A pretty animated sequence opens up "Making Family" and explains the childish logic by which Tae-bong (played by Moon Mason) understands how he was created- via sperm donation. Tae-bong is not to be underestimated. The adorable ragamuffin has a highly adapatable scheme by which he plans to discover the identify of his birth father Julien (played by Aarif Rahman). Meanwhile, Tae-bong's mother Mi-yeon (played Kim Ha-neul), struggles to find her lost son.
"Making Family" is at its best when Tae-bong is in focus. A test tube baby trying to make sense of his own existence is legitimately excellent fodder for a family film. We can see Tae-bong's unimpeachable optimism even in the face of increasingly ludicrous setbacks. Tae-bong is on a big adventure, while Mi-yeon is terrified that her son is in danger and Julien is trying to figure out why some weird Korean kid is chasing him all over China.
Then there's the backstory. Julien's decision to pursue a career in the art world has strained his family relationships. Apparently Julien comes from a fairly wealthy family. The circumstances that led to Julien becoming a sperm donor in the first place were amazing convoluted and goofy. The tiny car and the goofy hat in the movie's American scenes were brilliant. Really, the notion of sperm donors being immature college idiots is so on-point, because who else would agree to do it?
But rather than continue this contrast of Tae-bong's wonder at the miracle of life contrasted with absurdist reality, "Making Family" takes a trip to the Chinese countryside. In the context of the plot this trip makes sense, although mostly this is just pretty Chinese scenery for the sake of pretty Chinese scenery. But what "Making Family" gains in pretty visuals it easily loses in storytelling heft, since most of the conflict disappears once Julien and Mi-yeon have to spend time hanging out with Tae-bong.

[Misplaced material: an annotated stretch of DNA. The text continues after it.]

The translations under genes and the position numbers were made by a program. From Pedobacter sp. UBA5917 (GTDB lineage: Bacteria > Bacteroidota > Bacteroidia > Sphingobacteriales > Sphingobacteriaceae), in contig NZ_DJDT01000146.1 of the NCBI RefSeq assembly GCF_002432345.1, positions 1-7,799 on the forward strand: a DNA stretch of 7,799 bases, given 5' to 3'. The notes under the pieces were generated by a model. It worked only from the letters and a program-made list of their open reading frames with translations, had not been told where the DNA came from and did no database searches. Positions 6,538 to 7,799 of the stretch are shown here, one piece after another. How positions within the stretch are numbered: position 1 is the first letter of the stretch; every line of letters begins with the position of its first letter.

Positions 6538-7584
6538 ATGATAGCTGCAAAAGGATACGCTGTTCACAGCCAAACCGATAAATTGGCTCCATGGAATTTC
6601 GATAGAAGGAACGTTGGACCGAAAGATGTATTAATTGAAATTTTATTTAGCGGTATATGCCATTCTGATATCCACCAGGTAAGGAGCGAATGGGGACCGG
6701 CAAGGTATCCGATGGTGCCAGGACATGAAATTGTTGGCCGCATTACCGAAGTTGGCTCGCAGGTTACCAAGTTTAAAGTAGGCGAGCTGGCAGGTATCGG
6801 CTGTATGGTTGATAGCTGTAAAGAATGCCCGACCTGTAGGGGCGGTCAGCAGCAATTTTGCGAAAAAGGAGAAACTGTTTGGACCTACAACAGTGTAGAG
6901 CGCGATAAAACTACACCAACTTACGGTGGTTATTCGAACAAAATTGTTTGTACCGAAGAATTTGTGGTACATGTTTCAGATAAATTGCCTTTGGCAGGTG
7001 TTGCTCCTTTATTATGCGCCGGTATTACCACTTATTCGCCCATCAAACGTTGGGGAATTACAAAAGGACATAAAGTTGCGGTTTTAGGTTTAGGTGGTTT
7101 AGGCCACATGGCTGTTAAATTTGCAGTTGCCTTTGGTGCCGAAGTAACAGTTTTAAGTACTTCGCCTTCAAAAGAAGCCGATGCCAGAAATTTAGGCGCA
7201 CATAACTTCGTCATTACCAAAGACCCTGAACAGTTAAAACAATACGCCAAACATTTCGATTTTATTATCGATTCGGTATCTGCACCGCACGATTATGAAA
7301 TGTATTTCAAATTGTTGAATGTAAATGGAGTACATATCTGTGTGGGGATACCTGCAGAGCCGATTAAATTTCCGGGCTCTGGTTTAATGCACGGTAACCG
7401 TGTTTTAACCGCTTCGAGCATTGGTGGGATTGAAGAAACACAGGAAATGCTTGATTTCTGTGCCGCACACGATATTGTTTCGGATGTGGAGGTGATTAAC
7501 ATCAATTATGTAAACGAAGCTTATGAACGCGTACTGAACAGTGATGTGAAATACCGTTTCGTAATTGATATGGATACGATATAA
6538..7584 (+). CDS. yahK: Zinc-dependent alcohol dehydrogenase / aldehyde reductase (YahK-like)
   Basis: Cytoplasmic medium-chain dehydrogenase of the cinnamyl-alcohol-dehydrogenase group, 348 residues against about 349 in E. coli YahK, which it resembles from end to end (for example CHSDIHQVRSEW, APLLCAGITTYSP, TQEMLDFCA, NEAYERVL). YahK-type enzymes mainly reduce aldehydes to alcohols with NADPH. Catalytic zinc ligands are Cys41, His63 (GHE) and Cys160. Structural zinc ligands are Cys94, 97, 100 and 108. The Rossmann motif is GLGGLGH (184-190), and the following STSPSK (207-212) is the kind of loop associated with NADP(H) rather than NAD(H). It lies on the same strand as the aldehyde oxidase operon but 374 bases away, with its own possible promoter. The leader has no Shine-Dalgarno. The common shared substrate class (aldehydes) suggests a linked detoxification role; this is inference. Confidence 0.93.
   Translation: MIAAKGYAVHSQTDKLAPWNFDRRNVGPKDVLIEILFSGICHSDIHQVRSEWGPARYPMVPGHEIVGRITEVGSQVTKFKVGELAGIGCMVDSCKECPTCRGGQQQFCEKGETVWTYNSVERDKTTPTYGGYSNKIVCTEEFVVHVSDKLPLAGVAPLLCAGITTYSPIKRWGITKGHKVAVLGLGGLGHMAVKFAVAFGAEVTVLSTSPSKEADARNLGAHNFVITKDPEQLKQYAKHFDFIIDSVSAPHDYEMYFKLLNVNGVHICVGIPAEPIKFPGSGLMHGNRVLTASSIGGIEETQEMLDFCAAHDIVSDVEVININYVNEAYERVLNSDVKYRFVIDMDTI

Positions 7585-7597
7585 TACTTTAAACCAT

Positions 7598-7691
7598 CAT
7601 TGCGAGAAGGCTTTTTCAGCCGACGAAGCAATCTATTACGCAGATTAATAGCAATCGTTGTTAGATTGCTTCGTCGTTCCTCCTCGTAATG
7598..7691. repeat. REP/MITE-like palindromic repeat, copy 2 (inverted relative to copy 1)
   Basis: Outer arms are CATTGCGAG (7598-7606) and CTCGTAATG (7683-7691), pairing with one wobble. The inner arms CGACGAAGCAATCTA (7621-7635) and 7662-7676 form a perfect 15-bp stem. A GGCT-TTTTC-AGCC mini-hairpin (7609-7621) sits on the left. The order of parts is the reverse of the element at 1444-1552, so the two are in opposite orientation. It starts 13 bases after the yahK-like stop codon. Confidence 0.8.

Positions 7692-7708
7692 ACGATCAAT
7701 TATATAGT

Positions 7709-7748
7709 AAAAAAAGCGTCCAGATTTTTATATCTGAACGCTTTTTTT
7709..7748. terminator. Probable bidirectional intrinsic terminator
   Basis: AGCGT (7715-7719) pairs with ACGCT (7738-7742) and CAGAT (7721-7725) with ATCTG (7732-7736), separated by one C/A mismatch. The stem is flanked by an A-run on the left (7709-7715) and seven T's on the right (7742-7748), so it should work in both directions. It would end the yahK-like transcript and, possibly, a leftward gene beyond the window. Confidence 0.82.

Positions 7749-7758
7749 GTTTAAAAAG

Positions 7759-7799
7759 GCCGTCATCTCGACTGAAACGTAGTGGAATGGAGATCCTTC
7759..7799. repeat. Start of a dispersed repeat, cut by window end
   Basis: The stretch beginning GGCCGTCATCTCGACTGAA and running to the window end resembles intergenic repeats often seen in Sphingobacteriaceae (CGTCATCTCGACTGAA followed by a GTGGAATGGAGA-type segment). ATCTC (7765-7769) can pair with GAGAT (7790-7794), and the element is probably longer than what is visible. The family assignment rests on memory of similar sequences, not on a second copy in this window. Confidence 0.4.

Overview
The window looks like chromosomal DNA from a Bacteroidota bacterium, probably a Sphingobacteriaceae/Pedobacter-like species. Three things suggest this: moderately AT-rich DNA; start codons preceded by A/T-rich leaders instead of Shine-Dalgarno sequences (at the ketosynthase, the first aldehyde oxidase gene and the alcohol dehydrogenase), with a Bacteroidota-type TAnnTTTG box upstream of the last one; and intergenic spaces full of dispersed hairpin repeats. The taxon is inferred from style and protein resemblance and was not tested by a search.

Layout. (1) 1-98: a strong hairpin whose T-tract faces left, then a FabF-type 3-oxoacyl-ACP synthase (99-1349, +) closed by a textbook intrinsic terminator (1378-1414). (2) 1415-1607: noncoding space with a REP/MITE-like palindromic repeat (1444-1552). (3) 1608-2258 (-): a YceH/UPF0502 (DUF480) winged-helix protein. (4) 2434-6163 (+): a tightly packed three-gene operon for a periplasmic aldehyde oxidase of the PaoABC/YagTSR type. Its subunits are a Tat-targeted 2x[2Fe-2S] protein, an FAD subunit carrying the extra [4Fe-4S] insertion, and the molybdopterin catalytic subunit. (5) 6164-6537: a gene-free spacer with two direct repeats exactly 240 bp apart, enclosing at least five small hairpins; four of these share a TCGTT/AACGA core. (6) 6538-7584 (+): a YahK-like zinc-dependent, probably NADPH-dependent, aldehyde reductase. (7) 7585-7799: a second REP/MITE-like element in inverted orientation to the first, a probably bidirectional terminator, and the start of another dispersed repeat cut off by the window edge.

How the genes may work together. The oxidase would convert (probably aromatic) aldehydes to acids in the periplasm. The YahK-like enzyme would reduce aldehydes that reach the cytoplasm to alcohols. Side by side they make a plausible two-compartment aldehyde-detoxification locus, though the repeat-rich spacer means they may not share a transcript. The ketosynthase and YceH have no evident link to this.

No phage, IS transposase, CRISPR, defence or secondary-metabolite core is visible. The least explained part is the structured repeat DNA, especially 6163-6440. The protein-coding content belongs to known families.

The wish fulfillment elements are also a tad strong. We never get to the point where Tae-bong finally sinkingly realizes that his fantasy isn't going to come true. To the contrary, Mi-yeon and Julien end up indulging Tae-bong a lot more than they should. While Moon Mason's performance in the beginning of "Making Family" is very good, it becomes very obvious as time goes on that director Jo Jin-mo isn't giving him any direction more complicated than just act really excited and happy.
I can't say I'm too surprised by this. "Making Family" was obviously conceived as an international romantic comedy vehicle between Kim Ha-neul and Aarif Rahman rather than as a coming-of-age narrative that would be a much better fit for the premise. All the same, I feel like the movie gives us the bait-and-switch. Consider how the climax takes place in a courtroom, against a villain with maybe a couple of lines whose existence was only briefly alluded to when we were introduced to Julien. Honestly I didn't really get the plagiarism subplot in general. Julien's tension with his family over his career was good enough conflict on its own.
Review by William Schwartz
Available on DVD from YESASIA
Staff writer. Has been writing articles for HanCinema since 2012, having lived in South Korea since 2011. Started out in Gyeongju, then to Daegu, then to Ansan, then to Yeongju, then to Seoul, lived on the road for HanCinema's travel diaries series in the summer of 2016, and is currently settled in Anyang. Has good tips for utilizing South Korea's public bus system. William Schwartz can be contacted via email@example.com.
"[HanCinema's Film Review] "Making Family""
by HanCinema is licensed under a Creative Commons Attribution-Share Alike 3.0 Unported License.
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